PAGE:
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The guy who everybody thought was dead

For a half century, the men Jim Coffey fought alongside in Vietnam thought he was dead. When he walked into a golf club in Myrtle Beach over the weekend, his Army buddies were never more happy to see a ghost.

Jim Coffey, second from right, with members of his Army unit in Myrtle Beach. For 50 years, they thought he had died on the battlefield in Vietnam. Photo courtesy of Jim Coffey
Jim Coffey, second from right, with members of his Army unit in Myrtle Beach. For 50 years, they thought he had died on the battlefield in Vietnam. Photo courtesy of Jim CoffeyJim Coffey

Jim Coffey grew up in the Faneuil section of Brighton in the 1950s, graduated from St. Columbkille High School in 1962, then from Bentley College.

By 1967, he had a college degree in one hand, and, after enlisting in the Army, an M-16 in the other. The Vietnam War was ramping up.

He was assigned to A Company, 2nd Battalion, 35th Infantry of the 4th Infantry Division. He was part of First Platoon, and by 1969 he and his unit were fighting their way around Chu Phong Mountain.

Don Woodruff, an earnest 19-year-old grunt from Akron, Ohio, joined the platoon in January 1969. Everybody called him Woody, and everybody, including Coffey, liked him immediately. He was just a kid.

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In March 1969, Woody, Coffey and a few other guys from First Platoon were on patrol, looking for the enemy, when they came under heavy fire in an ambush. Coffey was shot in the head.

“I just went down and I was out,” Coffey recalled.

A medic wriggled over and took one look at Coffey and told Woody, “He’s dead. Let’s go.”

They moved on to tend to another guy whose leg had been blown off.

But Woody kept looking back at his fallen friend. He couldn’t just leave him there.

Even as the firing continued, Woody picked up the unconscious Coffey, and zigzagged toward a clearing where US helicopters were landing.

“He carried me on his shoulder,” Coffey said.

As Woody gingerly placed Coffey in the chopper, he thought his buddy was dead, that he’d never see him again. Woody ran back to the battle.

Against the odds, Coffey survived. They put a plate in his head and he spent nine months at various hospitals until he was well enough to leave. When he did, in January 1970, he stood 6 feet tall and weighed all of 92 pounds. He spent another year in rehabilitation.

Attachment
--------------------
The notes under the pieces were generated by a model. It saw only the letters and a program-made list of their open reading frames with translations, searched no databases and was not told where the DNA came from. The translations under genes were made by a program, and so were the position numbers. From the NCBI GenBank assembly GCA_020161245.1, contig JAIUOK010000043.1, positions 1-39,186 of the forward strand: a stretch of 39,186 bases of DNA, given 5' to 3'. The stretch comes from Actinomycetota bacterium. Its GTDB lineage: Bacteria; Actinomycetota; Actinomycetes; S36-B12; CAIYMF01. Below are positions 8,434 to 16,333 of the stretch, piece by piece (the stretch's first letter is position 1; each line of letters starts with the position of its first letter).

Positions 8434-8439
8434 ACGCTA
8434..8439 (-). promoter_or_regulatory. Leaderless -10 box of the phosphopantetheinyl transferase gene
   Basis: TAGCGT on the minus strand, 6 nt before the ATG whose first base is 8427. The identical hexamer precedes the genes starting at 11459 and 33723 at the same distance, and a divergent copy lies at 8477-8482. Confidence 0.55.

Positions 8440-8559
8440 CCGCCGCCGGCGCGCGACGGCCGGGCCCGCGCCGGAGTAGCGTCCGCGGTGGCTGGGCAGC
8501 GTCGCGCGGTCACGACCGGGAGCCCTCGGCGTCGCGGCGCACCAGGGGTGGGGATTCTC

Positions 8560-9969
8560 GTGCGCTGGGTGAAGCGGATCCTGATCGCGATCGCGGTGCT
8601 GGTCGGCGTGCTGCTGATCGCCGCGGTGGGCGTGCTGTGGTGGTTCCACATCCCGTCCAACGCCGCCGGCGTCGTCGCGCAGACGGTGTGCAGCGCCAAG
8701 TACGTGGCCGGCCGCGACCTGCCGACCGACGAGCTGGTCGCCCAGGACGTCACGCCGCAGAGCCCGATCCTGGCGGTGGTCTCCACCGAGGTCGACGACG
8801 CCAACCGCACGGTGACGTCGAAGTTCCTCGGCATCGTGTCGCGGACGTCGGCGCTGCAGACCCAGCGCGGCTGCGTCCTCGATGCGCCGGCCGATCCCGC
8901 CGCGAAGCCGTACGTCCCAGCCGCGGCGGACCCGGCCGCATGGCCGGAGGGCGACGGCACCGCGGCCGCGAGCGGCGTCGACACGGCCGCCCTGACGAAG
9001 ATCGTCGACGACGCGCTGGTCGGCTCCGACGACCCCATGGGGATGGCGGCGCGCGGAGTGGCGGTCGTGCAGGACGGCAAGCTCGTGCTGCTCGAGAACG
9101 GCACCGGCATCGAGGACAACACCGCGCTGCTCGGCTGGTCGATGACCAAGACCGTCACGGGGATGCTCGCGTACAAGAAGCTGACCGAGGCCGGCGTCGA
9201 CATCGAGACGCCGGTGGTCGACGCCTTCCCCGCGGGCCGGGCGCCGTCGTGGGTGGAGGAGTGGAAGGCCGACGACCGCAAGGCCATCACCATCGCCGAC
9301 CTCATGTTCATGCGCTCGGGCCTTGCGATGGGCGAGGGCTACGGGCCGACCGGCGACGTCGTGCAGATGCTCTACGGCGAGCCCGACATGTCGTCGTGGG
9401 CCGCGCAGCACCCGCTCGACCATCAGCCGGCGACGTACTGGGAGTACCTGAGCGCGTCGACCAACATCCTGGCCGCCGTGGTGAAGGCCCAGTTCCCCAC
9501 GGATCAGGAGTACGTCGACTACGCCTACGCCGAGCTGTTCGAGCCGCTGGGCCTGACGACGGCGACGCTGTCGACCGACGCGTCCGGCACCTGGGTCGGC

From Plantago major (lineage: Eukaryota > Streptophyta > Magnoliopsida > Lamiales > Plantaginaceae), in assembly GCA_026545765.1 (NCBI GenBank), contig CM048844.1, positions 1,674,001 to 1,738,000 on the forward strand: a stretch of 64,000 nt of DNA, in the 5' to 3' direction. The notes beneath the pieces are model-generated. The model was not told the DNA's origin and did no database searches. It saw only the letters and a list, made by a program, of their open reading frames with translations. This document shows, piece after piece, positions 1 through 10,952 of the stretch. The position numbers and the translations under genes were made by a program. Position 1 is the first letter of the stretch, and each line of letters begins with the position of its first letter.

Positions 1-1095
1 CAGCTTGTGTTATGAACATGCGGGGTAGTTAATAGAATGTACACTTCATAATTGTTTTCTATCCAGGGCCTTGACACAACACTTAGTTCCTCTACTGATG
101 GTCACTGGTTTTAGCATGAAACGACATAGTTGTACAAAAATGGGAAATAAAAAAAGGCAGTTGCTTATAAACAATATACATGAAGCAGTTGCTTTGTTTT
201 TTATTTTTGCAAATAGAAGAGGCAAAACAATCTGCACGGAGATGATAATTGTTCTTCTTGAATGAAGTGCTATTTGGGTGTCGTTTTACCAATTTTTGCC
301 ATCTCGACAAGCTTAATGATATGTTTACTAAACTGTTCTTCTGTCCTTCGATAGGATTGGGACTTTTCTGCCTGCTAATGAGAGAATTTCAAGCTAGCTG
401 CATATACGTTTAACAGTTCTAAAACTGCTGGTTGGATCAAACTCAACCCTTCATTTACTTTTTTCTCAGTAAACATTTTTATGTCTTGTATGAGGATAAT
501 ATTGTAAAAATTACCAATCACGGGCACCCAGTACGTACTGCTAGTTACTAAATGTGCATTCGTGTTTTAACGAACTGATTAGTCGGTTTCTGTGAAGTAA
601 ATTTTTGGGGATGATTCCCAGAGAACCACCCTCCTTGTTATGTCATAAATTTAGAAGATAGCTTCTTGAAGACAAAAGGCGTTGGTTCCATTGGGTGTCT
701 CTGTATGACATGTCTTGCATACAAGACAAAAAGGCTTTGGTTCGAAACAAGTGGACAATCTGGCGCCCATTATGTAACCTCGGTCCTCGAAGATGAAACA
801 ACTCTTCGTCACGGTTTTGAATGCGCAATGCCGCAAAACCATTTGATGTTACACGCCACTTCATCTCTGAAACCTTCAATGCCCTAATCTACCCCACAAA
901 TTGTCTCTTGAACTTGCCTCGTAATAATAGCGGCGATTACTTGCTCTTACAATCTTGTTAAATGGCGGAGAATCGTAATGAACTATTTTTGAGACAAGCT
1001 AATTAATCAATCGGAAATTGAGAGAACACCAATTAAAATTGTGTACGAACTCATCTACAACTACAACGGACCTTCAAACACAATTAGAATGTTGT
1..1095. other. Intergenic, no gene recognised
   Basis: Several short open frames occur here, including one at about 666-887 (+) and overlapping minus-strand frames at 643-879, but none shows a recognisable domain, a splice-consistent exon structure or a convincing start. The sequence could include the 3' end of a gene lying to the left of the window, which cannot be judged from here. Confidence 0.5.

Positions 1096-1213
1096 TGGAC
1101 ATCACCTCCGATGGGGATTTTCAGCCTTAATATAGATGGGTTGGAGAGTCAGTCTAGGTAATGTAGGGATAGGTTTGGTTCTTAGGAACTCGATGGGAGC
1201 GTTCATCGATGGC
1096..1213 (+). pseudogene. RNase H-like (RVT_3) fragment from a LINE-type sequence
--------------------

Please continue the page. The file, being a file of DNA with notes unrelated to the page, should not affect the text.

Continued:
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Wars end and lives move on. Coffey got better, got married, bought a house in Westwood, raised four kids, and retired after 38 years as an IRS agent.

Until two years ago, he had no idea that guys from his old Army unit had been holding annual reunions for more than a decade. One of them, Bob Reinhardt, finally tracked Coffey down, amazed to learn he was alive.

“I was the guy who everybody thought was dead,” Coffey said. “So they weren’t looking for me.”

Coffey asked Reinhardt for Woody’s phone number.

When Woody answered the phone, Coffey asked, “Is this Woody, from Vietnam?”

“Who’s this?” Woody Woodruff asked.

“It’s Jim Coffey.”

Woody dropped the phone and had to sit down.

“His wife said he turned as white as a ghost,” Coffey said.

Woody composed himself, picked up the phone and told Coffey, “You just made my day, my week and the rest of my life.”

Two years ago, 50 years after the battle that joined them forever, Woody and Coffey reunited in Florida. Coffey’s old St. Columbkille’s classmate, Jim Downey, drove him to Woody’s house in Bradenton from his place in Naples. Woody was standing there in his driveway, waiting. The two old soldiers grasped each other’s hand firmly and the energy between them felt like electricity.

Coffey and Woody were supposed to meet up with other guys in their unit in Myrtle Beach last year, but COVID got in the way. Instead, they all met up at a golf club last Friday and spent the weekend together.

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Pat Martin, who has organized the reunion for 16 years now, was never more happy to see a ghost.

Woody couldn’t make it, but plans to be there next year. The rest of the guys crowded around, anxious to embrace the brother they thought they lost 52 years ago.

“I broke down,” Coffey admitted.

But, like Woody two years ago, he quickly composed himself, and savored the feeling, the rush, the joy, because when the fog of war finally lifts, it’s a beautiful sight to behold.


Kevin Cullen is a Globe columnist. He can be reached at kevin.cullen@globe.com.